So Long and Farewell: Google’s Oldest Vertical Search Engine, Uncle Sam & Others Gone

Yesterday, Search Engine Roundtable and InfoDocket both pointed out that Google’s U.S. government specialty search tools, Google-Uncle Sam and had been offline for several days. Additionally, Google’s long time specialty search tools Linux Search, Microsoft Search, Apple Search, and BSD Search were also unavailable.

Google has now confirmed both to us via email and on a Google Web Search Help Forum thread that all of these specialty search tools are no longer available.

Uncle Sam and the computer specialty search search sites had been available for a at least a decade.

The other specialty search site, would have celebrated its fifth birthday next week.

When it launched Google said that the specialty search tool and site would not only offer a single search box allowing users to search federal, state, and local government info but it would also provide government news from a variety of sources. Finally, also allowed users to customize the layout of the page.

Google told us:

These services were established many years ago to offer search across a limited index of the web, which in the past was a better way to find this information. For example, was designed to help people find information from message boards and blogs about the Linux operating system. Today, search quality has advanced tremendously, and based on our analysis we’ve found that in most cases you’re better off looking for this kind of specialized information using the regular Google search box, for example by typing [linux fedora upgrade].

We would love to learn more about how the “analysis” and review some examples of searches that don’t not fall into the “in most cases” category.

Uncle Sam and the other specialty search tools that are no longer available were very similar to what Google continues to offer users with Google Custom Search Engines (CSE).

If Google believes that using the regular one-stop search box for all searches is a more effective way to search “in most cases” you have to wonder about what the long-term future has in store for the custom search engine service. What makes a custom search engine that’s focused on hockey or nuclear power any different than what USgov.Google offered?

On a Google Advanced Search help page the company points out that they offer advanced search tools for “extra power” when needed. However, the documentation also says, “Even very advanced searchers, such as the members of the search group at Google, use these features less than 5% of the time.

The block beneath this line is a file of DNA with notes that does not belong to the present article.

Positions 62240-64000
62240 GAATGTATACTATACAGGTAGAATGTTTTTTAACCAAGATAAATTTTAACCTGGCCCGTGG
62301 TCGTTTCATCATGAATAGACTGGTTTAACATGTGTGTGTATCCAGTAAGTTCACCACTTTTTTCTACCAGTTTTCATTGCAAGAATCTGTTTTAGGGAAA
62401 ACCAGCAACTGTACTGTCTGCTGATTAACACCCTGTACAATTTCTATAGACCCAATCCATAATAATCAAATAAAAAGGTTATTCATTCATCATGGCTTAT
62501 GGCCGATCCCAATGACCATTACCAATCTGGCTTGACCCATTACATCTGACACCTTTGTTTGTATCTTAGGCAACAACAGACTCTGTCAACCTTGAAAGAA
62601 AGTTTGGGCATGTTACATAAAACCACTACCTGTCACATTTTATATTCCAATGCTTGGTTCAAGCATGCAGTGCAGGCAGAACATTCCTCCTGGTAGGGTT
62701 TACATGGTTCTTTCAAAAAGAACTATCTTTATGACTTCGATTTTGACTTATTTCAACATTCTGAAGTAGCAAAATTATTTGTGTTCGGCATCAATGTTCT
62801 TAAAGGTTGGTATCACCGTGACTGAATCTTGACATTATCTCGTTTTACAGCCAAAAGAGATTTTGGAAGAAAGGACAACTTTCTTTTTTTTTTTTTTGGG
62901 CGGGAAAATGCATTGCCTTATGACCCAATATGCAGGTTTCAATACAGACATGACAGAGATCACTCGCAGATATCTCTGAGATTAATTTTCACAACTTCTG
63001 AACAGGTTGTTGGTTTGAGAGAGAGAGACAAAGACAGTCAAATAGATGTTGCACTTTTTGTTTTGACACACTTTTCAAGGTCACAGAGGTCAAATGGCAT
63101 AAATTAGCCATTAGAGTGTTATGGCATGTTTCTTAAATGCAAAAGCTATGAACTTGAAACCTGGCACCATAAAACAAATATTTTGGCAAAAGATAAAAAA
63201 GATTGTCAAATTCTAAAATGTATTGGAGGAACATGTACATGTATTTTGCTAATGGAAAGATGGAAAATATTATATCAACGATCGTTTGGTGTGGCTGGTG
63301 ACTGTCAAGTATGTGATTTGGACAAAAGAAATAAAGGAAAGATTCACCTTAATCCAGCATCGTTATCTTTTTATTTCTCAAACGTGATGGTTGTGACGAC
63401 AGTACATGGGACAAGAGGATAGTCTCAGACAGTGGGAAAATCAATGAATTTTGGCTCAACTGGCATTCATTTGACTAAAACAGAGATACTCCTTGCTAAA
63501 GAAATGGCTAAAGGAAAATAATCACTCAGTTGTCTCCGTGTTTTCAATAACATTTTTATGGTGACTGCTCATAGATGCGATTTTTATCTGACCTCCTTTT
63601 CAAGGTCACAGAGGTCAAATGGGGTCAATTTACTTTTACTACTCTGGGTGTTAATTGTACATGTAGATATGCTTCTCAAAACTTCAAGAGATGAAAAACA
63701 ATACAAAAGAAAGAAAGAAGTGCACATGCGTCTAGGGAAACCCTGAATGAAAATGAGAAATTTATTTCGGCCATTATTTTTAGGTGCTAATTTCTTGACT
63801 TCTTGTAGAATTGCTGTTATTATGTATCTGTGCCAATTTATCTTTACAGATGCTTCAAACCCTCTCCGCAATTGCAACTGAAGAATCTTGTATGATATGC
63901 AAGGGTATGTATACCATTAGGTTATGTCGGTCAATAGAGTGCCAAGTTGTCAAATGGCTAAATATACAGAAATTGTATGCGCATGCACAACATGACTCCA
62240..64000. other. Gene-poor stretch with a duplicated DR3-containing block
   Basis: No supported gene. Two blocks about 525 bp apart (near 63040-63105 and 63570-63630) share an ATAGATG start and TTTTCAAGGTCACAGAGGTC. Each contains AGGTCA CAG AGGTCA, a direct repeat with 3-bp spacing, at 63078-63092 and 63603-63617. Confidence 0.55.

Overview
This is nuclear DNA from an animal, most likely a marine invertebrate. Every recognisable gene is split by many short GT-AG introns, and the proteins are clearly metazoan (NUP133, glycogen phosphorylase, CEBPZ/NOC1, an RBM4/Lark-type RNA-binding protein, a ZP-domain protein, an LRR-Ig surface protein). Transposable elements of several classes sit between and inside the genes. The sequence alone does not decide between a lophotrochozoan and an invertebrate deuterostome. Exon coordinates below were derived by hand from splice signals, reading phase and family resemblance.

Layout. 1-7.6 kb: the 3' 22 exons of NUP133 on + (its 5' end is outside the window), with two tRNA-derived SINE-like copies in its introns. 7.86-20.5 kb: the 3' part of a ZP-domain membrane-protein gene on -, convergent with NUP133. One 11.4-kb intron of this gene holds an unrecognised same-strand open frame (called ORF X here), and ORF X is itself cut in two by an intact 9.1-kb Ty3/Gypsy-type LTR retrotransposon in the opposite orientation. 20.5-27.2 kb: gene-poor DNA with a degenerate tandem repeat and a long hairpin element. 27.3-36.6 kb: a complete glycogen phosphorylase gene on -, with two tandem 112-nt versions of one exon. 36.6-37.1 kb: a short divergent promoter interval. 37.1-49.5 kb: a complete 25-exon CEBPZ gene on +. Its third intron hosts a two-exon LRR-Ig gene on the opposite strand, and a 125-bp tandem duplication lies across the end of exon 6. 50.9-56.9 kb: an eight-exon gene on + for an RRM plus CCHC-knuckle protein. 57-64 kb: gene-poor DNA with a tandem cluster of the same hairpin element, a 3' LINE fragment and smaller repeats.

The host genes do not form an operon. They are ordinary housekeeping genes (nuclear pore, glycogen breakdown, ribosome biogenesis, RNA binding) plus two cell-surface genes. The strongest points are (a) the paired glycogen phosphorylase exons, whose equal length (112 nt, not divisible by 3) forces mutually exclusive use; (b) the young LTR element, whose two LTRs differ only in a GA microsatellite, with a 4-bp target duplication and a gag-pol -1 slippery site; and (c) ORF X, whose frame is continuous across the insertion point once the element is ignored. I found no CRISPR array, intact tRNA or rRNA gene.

The elimination of the specialty engines seems to go along with the thinking that simply typing a few words into a search box will almost always produce results that users would be happy with.

We’re not so sure about that and in fact believe that vertical search (aka specialty search) tools are potentially more useful now than in the past and could likely grow in value moving forward.

The biggest issue I have is that Google users at the very least deserve some type of notice about what’s going on changes are made to web search and other search tools.

The company should do a much better job in disseminating the info, preferably before some change is made or moments, after they’re made. Of course, asking for feedback and then listening and responding to it before a change is made would also be very “Google” at least to this point in its history but it’s up to them if they want to take it that far.

In our response from Google we did receive this:

We understand that some users were surprised by this change, so we apologize for not communicating more clearly in advance of redirecting these services to

The apology is impressive to see and another one is provided in the Web Search Help Forum thread we’ve mentioned before.

As the web continues to rapidly expand and databases grow even larger trying to find what you’re looking for becomes more and more of a challenge for all searchers.

Every useful result can’t always be on the first page and specialty or “limited” search tools, if promoted correctly and used to properly, can continue to save searchers time, aggravation, and help provide focused or “limited” results from the outset.

Why not provide a number of ways to interact with the massive web database? Would doing this cause problems for Google? Of course, these additional ways to interact with the data will not at least at the present time become something that all searchers will use but it doesn’t mean that these types of resources don’t have a lot of value to those who do use them.

Specialty search/verticals have as much if not more value on the mobile web since starting with a smaller universe of focused or limited data can potentially allow users to access focused results from the outset. This can mean fewer click, less to input into the search box, and a large savings of time and most likely aggravation.

Finally, blending algorithmic search with well curated collections of material to be targeted and crawled to create a specialty search tool or vertical would appear to make a lot of sense these days.

There’s more discussion on Techmeme.

Related Topics: Channel: Consumer | Google: Web Search | Search Engines: Custom Search Engines | Search Engines: Government Search Engines


About The Author: is a librarian, author, and an online information analyst based in suburban Washington, DC. He is the co-founder and co-editor of INFOdocket and and prior to that was founder/editor of ResourceShelf and DocuTicker for 10 years. He has worked for Blekko,, and at Search Engine Watch where he was news editor. In 2001, Price was the co-author (with Chris Sherman) of the best-selling book The Invisible Web.

Connect with the author via: Email


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